China is looking to introduce an anti-terrorism law to combat threats from both home and abroad, experts have said.
Zhao Bingzhi, president of the criminal law research committee of the China Law Society, who has been involved in discussing the draft law, said: "China has been very active in the establishment of an anti-terrorism legal framework and authorities are busy drafting a separate law to better fight terrorism."
He told the Workshop on the Global Legal Framework Against Terrorism yesterday in Beijing that the draft will take into consideration the terrorism situation China currently faces and all relevant international conventions.
Zhao did not reveal a timeframe for the draft law.
However, the latest legislative plan of the Standing Committee of the National People's Congress (NPC), the country's top legislature, has said that an anti-terrorism law might form part of its next five-year plan, which starts next year.
Earlier media reports said the law would define terrorist activities, the responsibilities and obligations of anti-terrorism authorities and how to fight terrorism both at home and abroad, all of which lack clarity in existing laws.
Li Qinglin, vice-president of the China Law Society, the co-host of the workshop, said growing terrorist forces worldwide pose a serious threat to all countries, including China, and it is crucial to improve legislation to provide a legal footing for anti-terrorism activities.
In January, police in Northwest China's Xinjiang Uygur Autonomous Region said they had killed 18 terrorists and arrested 17 others during a raid on a training camp run by the East Turkestan Islamic Movement, or ETIM, which the United Nations labeled a terrorist organization in 2002.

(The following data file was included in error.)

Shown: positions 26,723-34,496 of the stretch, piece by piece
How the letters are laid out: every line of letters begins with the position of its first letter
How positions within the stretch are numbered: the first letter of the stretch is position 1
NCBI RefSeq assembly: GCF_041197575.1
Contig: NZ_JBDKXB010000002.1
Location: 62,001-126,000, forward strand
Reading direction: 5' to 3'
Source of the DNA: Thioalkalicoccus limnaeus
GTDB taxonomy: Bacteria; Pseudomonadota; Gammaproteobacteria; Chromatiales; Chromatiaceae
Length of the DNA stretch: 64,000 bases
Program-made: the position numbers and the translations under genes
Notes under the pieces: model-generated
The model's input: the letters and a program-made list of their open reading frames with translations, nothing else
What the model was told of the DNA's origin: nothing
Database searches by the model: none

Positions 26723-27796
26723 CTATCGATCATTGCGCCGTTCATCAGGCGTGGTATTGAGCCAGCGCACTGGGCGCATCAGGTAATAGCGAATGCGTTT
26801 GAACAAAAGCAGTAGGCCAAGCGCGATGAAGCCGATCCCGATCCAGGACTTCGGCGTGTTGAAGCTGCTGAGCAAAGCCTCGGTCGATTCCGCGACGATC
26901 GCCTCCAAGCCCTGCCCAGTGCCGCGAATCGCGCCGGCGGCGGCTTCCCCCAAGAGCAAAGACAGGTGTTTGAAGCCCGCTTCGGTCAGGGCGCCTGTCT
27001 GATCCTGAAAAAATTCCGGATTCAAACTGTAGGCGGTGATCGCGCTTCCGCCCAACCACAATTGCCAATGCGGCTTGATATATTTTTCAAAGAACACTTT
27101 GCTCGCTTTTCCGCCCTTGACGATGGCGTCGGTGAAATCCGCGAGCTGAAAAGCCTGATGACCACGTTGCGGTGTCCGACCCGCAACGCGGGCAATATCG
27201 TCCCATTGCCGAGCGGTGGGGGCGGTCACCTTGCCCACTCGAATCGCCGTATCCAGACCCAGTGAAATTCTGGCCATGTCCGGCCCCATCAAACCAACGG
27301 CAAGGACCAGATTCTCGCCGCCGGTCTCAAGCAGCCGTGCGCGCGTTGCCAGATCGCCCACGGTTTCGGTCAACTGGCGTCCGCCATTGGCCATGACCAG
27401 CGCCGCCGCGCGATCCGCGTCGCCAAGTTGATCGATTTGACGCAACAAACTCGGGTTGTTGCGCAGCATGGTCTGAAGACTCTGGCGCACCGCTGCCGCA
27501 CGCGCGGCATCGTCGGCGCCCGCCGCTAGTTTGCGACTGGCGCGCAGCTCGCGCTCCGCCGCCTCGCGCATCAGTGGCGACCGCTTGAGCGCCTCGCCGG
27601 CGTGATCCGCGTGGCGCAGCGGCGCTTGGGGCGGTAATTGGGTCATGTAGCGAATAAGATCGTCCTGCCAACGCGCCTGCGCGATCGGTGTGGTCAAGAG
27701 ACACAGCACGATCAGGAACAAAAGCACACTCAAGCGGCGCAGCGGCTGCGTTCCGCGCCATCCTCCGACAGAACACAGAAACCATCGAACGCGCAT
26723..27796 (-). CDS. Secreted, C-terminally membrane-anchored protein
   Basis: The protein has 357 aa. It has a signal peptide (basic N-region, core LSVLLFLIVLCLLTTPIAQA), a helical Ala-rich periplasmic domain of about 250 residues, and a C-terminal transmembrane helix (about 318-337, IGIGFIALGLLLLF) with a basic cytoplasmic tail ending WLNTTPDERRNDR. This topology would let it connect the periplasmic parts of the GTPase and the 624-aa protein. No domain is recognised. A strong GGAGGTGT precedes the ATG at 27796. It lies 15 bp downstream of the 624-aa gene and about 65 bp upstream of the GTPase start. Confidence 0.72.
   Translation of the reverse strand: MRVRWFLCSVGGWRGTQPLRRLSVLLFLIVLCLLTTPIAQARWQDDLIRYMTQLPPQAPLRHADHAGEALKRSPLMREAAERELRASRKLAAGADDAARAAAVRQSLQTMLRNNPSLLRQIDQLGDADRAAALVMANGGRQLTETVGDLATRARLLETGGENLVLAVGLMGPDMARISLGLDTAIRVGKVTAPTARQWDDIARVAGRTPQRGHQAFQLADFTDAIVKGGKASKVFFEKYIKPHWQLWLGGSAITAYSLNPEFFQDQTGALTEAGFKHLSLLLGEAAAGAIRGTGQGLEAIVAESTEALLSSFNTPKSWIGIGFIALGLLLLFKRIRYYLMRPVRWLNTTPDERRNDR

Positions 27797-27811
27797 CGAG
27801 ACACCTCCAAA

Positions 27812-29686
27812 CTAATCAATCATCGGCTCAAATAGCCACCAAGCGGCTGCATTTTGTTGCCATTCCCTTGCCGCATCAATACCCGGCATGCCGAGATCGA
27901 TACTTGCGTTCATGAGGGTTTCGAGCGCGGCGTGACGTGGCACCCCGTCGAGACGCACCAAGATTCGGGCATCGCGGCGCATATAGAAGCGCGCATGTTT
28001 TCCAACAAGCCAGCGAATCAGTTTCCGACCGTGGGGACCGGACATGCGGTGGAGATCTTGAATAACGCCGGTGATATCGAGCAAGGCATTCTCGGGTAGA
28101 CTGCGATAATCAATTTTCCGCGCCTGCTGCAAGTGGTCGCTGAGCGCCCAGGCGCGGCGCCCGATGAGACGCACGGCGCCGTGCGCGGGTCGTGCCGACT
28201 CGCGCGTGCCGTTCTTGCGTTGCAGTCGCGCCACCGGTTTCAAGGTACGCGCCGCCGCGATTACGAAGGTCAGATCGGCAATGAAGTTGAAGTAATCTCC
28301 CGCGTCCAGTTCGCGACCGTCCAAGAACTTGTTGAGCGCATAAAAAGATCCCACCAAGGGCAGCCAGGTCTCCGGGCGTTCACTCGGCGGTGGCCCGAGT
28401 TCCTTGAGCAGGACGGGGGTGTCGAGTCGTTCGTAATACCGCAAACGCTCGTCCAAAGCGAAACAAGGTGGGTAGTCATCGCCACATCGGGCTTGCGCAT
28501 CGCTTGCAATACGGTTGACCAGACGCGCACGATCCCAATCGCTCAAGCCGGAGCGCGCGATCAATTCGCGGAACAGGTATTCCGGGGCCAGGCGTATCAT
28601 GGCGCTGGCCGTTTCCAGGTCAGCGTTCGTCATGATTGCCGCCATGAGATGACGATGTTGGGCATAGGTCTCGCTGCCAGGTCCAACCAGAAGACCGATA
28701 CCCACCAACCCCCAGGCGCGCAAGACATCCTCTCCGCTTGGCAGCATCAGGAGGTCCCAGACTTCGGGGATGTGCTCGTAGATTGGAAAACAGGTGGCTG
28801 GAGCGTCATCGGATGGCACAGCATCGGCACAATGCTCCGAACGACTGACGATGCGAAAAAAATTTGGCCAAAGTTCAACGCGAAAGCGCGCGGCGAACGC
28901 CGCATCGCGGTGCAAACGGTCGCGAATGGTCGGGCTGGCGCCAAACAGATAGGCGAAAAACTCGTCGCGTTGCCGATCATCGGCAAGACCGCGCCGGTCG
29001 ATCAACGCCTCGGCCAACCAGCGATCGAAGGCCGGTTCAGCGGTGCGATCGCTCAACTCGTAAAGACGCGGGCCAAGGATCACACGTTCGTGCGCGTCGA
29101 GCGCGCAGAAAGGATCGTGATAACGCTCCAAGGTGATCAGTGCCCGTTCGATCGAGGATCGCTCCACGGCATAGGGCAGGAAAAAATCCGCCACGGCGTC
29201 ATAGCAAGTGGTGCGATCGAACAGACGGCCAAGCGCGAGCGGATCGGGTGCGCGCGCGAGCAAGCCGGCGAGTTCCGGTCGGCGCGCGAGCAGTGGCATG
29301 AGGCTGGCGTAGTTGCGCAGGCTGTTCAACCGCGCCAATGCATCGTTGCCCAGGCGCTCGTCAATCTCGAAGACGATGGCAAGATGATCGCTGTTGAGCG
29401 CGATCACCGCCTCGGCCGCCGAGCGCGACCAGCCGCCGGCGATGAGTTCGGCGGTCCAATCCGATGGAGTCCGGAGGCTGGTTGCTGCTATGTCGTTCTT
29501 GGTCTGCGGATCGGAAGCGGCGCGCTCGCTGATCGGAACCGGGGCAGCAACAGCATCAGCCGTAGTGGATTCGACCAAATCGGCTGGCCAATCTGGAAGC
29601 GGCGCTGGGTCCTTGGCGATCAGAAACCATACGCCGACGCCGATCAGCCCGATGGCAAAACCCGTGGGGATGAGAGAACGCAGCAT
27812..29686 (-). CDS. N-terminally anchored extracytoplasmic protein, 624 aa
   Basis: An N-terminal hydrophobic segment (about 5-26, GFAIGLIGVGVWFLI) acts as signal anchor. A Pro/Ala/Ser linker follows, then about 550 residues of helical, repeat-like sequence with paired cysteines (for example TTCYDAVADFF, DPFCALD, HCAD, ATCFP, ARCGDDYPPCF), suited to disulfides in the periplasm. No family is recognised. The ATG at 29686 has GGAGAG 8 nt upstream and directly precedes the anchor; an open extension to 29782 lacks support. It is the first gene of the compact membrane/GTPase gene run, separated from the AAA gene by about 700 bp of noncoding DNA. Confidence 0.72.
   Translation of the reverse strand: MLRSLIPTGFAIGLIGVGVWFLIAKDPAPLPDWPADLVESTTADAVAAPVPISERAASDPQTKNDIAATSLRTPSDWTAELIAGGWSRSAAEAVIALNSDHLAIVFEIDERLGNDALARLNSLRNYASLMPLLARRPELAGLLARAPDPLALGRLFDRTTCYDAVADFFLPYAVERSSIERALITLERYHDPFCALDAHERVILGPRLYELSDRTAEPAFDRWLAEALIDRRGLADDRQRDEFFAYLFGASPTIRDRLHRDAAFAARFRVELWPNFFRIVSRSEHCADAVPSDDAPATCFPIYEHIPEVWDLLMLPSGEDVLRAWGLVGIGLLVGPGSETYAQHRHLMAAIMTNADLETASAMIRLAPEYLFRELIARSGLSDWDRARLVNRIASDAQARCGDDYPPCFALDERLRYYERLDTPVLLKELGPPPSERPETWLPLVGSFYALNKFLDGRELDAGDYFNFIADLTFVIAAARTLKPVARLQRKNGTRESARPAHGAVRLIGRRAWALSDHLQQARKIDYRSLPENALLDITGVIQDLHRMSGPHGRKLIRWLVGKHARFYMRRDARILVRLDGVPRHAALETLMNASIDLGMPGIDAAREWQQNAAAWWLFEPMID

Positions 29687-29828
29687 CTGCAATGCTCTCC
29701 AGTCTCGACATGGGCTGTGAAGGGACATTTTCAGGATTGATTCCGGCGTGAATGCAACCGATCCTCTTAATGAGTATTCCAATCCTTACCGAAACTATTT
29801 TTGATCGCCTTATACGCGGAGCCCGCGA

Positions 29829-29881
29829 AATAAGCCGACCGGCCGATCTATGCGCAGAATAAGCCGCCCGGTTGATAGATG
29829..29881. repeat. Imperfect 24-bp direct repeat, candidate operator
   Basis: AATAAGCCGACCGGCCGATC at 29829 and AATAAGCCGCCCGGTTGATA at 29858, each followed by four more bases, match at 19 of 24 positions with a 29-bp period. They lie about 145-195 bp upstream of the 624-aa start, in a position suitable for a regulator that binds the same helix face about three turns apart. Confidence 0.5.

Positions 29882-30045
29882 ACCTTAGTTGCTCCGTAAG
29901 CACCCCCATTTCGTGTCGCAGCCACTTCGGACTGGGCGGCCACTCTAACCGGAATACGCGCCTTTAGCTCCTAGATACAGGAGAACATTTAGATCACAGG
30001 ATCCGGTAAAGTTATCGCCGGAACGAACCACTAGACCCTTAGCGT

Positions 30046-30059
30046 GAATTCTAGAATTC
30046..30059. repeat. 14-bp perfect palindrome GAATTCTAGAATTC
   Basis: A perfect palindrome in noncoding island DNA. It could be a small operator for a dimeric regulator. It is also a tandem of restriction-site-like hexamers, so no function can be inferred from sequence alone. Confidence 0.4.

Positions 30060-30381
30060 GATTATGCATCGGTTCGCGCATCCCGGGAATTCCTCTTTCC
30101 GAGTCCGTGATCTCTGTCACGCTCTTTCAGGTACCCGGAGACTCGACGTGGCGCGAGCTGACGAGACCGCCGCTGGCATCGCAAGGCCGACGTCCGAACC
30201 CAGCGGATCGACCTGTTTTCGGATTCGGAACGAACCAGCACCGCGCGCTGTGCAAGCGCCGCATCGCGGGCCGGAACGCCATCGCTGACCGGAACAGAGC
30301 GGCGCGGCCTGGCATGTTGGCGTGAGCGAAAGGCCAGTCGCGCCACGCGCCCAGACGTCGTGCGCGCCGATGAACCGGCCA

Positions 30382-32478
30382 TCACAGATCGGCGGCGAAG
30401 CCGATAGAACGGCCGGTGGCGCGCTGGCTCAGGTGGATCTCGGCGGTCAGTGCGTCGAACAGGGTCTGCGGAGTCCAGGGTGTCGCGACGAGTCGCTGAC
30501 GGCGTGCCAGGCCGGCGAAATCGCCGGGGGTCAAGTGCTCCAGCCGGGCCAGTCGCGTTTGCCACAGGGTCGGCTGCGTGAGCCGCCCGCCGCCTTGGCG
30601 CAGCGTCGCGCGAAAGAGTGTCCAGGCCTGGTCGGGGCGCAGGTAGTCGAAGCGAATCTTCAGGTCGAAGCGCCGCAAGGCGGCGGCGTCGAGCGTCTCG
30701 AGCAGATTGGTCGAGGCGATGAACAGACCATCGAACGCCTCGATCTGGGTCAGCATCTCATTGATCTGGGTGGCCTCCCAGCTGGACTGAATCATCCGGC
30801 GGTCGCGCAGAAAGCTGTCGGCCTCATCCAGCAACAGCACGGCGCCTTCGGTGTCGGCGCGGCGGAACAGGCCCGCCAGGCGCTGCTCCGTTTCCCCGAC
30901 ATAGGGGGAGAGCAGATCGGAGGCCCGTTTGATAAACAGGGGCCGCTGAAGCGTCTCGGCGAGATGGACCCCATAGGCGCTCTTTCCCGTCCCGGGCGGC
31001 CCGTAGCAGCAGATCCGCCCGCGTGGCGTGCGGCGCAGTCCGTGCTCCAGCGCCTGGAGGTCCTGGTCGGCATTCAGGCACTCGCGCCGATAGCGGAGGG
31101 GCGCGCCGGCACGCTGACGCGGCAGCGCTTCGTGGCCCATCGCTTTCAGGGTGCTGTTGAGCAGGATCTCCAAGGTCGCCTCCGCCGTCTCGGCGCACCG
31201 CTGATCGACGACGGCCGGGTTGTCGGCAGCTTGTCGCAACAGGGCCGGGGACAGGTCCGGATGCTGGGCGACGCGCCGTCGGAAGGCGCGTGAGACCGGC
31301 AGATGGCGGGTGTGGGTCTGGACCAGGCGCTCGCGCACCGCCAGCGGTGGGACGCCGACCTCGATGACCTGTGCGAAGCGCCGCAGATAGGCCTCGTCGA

ETIM, which is believed to be connected to Al-Qaida according to the Xinhua News Agency, plotted more than 200 violent incidents including explosions, assassinations, arson attacks, poisonings and assaults in Xinjiang and overseas between 1990 and 2001, killing 162 people and injuring 440, official data shows.
Jean-Paul Laborde, chief of the terrorism prevention branch of the United Nations Office on Drugs and Crime, said: "Terrorism is an international concern and no country is 100 percent safe."
He said China had always played a crucial role in the negotiations and adoption of the Global Counter-terrorism Strategy, which the UN adopted last year, and the country had also made good progress with its national anti-terrorism legislation.
In December 2001, three months after the September 11 terrorist attack on New York, China amended its Criminal Law and added more than 10 crimes of terrorism "to deal more harshly with the criminal acts of terrorists".
In October, it also adopted the Anti-Money Laundering Law to help combat the financing of terrorism.
(China Daily May 31, 2007)